DIY Shutters to Jewelry Boxes

Hi All!.

My name is Tess Whitney. Lily is a great friend of mine and I love this blog, so when I decided to convert some old shutters into jewelry boxes, I thought I would share. They are a great way to add character to a room and display your favorite jewelry or photos. Enjoy!!

Materials:

one or two old shutters (don’t worry if they are beat-up–it will add to the retro style of the finished product)

Scissors

Stapler

marker

fabric of your choice (I cut up a striped yellow sheet so that it looked like sunshine peaking through when the shutters are closed)

glue gun

super glue (optional)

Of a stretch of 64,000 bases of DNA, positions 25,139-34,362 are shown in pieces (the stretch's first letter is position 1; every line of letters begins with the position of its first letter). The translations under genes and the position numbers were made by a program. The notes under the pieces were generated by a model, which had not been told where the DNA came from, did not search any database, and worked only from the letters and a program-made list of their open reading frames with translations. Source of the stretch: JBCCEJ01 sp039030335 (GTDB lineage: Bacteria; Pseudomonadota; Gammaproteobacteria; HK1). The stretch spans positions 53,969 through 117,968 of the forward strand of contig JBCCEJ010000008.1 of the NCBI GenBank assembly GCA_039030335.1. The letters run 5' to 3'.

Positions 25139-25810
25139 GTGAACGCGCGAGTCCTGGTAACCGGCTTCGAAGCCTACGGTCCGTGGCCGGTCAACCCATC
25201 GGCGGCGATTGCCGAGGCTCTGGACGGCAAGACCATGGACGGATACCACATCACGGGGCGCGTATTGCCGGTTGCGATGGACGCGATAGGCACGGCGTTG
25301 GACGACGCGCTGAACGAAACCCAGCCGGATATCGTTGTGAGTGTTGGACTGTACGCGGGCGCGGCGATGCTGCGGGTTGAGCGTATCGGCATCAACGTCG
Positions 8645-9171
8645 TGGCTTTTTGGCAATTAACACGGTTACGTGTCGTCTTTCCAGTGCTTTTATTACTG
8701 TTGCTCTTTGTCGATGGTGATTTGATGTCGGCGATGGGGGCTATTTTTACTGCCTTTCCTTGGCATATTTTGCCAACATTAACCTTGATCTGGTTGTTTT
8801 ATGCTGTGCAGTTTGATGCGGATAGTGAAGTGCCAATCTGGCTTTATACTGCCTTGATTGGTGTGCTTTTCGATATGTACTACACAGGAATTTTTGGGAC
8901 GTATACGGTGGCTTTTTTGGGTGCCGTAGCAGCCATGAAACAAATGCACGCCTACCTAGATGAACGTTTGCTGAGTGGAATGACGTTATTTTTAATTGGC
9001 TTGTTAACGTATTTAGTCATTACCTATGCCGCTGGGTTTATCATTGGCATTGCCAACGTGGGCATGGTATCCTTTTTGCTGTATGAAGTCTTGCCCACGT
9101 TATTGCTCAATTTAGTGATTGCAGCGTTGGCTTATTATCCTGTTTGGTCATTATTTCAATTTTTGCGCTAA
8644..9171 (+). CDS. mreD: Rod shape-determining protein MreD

sand paper (optional)

roll of cork with adhesive backing (you can get one at your local craft store) it may seem strange to buy a roll instead of a cork board, but it needs to be thin enough to fit in the shutter and is easier to cut to the size that you will need. Mine looks like this:Shutters to Jewelry Box 004

Directions:

1. If you want your shutters to have a really old/worn look, you can start by taking the sandpaper to the edges of the shutter and other areas of your choice to remove a bit of the paint and scuff them up a bit.

2. Next, make sure your shutters are clean. Because they are being recycled, they probably accumulated some dust and dirt. I just stuck mine in the shower and scrubbed them with an old cleaning brush.